ProQuests Ebook Central

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Merida, Kevin, and Washington Post Company. Being a Black Man: At the Corner of Progress and Peril.
Public Affairs, 2007.
Call # E185.86 .B3777 2007
en years after the Million Man March, the largest gathering of black men in the nation's history, Washington Post staffers began meeting to discuss what had become of black men in the ensuing decade. How could their progress and failures be measured?

Moore, Charles, and Michael S. Durham. Powerful Days: The Civil Rights Photography of Charles Moore.
Stewart, Tabori, and Chang, 1991.
Call # E185.61 .D94 1990
Significant pictures of Civil rights movement in the South from 1958 to 1965 photographed by Charles Moore.

Pecknold, Diane Hidden in the Mix : The African American Presence in Country Music.
Call # ProQuest Ebook Central ML3479 .H53 2013
ountry music's debt to African American music has long been recognized. Black musicians have helped to shape the styles of many of the most important performers in the country canon. The partnership between Lesley Riddle and A. P. Carter produced much of the Carter Family's repertoire; the street musician Tee Tot Payne taught a young Hank Williams Sr.; the guitar playing of Arnold Schultz influenced western Kentuckians, including Bill Monroe and Ike Everly. Yet attention to how these and other African Americans enriched the music played by whites has obscured the achievements of black country-music performers and the enjoyment of black listeners. The contributors to Hidden in the Mix examine how country music became "white," how that fictive racialization has been maintained, and how African American artists and fans have used country music to elaborate their own identities.
ProQuest Ebook Central

Tauber, Mike, and Pamela Singh. Blended Nation: Portraits and Interviews of Mixed-race America.
Berkeley, CA: Channel Photographics, 2010.
Call # E184.A1 T38 2010
On the 2000 U.S. Census, for the first time, multiracial individuals were allowed to indicate more than one race. Nearly seven million Americans did so. This book features individuals from this rapidly growing demographic, and through words and images, it explores the concept of race in America through the personal experiences of people of mixed race heritage.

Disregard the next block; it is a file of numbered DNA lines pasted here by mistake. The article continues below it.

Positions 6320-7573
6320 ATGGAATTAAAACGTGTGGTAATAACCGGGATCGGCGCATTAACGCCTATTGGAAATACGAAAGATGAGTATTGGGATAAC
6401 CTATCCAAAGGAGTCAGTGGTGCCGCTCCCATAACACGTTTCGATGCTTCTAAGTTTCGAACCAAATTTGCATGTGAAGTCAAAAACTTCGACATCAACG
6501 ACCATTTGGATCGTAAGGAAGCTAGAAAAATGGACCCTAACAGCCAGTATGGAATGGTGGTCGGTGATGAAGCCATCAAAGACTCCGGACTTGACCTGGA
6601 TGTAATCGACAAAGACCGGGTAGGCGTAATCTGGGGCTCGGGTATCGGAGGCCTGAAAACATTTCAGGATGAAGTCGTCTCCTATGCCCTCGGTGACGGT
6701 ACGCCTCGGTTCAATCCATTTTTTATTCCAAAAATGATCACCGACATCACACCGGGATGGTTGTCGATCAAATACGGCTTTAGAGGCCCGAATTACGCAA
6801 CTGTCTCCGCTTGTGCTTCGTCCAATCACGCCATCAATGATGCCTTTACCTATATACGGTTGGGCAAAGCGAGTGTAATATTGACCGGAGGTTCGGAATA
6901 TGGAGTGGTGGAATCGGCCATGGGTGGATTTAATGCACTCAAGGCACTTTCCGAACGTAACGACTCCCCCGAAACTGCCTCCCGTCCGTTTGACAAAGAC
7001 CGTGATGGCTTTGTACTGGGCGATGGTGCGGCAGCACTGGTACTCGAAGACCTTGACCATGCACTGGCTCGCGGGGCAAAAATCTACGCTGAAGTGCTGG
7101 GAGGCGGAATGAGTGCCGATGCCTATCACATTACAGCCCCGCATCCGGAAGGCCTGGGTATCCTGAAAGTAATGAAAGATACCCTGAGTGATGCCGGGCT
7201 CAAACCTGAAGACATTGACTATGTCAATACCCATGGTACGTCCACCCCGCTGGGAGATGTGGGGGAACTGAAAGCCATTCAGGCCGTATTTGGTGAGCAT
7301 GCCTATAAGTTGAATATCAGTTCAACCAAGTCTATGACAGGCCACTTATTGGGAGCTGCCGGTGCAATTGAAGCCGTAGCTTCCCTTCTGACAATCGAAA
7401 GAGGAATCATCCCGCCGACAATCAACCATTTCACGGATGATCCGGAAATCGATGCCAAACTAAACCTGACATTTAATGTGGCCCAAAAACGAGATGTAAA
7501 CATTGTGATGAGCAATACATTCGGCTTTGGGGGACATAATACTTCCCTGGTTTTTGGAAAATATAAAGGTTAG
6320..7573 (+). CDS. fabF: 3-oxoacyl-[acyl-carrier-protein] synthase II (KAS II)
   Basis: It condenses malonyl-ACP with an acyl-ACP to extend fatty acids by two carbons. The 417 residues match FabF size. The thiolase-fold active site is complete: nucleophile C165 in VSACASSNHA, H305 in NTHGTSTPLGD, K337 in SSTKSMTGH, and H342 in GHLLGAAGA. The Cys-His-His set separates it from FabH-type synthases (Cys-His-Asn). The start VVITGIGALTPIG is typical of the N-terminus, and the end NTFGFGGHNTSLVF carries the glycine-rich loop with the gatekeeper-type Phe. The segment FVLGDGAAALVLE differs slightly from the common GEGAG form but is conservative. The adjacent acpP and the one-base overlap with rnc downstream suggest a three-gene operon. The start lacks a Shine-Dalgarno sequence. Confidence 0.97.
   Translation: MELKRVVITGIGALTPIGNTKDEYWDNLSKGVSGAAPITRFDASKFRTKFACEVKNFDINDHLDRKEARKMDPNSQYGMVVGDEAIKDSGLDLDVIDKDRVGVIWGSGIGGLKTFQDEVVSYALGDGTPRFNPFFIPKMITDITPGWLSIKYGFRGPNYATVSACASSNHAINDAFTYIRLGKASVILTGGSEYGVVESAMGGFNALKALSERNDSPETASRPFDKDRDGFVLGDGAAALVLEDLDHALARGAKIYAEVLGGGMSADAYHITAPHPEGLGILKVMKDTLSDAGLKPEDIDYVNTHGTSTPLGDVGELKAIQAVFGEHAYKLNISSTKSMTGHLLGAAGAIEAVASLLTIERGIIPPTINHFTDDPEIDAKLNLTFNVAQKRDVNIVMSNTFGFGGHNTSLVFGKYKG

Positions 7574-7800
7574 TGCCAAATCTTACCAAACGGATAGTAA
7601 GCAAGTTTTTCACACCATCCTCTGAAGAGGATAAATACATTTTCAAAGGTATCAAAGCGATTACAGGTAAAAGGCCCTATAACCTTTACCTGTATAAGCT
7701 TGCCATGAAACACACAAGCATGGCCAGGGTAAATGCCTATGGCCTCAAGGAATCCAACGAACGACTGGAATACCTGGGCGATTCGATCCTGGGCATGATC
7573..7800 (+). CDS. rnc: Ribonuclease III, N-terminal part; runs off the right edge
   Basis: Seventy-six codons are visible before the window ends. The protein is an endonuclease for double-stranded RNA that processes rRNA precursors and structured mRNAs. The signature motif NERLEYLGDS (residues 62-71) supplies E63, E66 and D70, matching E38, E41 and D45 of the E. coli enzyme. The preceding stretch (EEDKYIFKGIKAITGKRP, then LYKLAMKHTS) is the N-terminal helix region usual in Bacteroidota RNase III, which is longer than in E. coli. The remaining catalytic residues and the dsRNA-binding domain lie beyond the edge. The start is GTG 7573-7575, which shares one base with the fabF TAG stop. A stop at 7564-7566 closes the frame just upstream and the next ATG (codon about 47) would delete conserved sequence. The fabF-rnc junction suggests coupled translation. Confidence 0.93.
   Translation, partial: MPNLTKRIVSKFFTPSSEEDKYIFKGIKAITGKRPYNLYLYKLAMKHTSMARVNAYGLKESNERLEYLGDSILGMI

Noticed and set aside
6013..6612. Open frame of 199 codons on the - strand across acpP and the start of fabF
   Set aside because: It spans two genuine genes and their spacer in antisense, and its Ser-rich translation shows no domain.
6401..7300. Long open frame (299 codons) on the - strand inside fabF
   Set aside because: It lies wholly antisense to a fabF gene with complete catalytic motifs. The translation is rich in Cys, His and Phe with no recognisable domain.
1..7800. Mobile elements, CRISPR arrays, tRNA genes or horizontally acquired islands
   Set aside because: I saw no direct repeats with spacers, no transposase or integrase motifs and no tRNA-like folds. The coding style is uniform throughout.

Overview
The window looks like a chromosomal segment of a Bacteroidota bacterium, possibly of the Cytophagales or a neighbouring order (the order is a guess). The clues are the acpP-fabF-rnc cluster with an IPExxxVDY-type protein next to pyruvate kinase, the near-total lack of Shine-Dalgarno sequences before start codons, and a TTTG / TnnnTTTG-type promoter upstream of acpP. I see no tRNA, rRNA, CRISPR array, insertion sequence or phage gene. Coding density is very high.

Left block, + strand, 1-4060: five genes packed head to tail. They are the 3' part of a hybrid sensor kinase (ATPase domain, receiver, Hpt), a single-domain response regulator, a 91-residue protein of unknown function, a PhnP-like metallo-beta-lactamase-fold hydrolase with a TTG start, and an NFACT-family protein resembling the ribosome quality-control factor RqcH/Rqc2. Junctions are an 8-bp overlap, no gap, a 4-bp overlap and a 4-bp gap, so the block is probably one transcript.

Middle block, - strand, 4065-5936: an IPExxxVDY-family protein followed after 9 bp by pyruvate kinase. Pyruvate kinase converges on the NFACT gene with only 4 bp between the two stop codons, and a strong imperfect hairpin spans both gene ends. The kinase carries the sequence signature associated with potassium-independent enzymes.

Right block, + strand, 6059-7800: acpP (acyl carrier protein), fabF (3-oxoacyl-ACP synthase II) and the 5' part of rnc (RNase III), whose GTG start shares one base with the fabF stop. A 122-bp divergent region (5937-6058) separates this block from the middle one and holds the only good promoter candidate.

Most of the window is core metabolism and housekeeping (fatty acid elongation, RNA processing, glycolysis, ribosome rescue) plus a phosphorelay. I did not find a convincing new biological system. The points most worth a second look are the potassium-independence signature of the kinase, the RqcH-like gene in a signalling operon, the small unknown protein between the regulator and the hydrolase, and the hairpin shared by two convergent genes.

Willis, Deborah. Posing Beauty: African American Images from the 1890's to the Present.
W.W. Norton, 2009.
Call # TR680 .W53 2009
Showcases portrait photography of African Americans taken from the 1890s through the 2000s, along with text discussing the evolution of the idea of beauty for men and women.

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History and Political Life and Movements

Brazile, Donna et. al. For Colored Girls who have Considered Politics.
St Martin's press, 2018.
Call # Browsing Collection
The lives of black women in American politics are remarkably absent from the shelves of bookstores and libraries. For Colored Girls Who Have Consider Politics is a sweeping view of American history from the vantage points of four women who have lived and worked behind the scenes in politics for over thirty years--Donna Brazile, Yolanda Caraway, Leah Daughtry, and Minyon Moore--a group of women who call themselves The Colored Girls. Like many people who have spent their careers in public service, they view their lives in four-year waves where presidential campaigns and elections have been common threads.

Bynoe, Yvonne. Stand and Deliver: Political Activism, Leadership, and Hip Hop Culture.
Brooklyn, NY: Soft Skull Press, 2004.
Call # E185.86 .B94 2004
Bynoe is passionate about the need for a new generation of Black leadership and civic and political organizations to instead actively engage in a policy-centered relationship with the White power structure, not only in field of government but also in economics and media. This understanding, Bynoe argues, should be premised on the principle that political power comes from influence and influence comes from the ability to delivery (or deny) money, votes or both to a political candidate, legislator or political party; in the words of MC Lyte, all the rest is "chitter chatter".